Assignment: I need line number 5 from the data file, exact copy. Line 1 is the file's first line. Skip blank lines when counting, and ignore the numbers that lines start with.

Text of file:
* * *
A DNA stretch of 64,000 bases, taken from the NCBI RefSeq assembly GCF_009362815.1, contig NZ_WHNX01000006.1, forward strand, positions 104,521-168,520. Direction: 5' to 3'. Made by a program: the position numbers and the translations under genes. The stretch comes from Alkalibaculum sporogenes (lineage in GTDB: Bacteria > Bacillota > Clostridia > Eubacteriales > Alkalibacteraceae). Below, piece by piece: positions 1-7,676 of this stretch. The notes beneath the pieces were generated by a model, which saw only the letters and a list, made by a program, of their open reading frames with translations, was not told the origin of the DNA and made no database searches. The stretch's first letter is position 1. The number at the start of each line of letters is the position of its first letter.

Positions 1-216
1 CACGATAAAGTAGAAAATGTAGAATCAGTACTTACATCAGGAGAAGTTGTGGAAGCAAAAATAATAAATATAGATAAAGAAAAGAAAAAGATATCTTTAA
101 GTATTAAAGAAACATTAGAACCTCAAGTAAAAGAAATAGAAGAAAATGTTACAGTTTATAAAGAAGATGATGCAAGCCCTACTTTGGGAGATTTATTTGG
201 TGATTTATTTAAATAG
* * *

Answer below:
201 TGATTTATTTAAATAG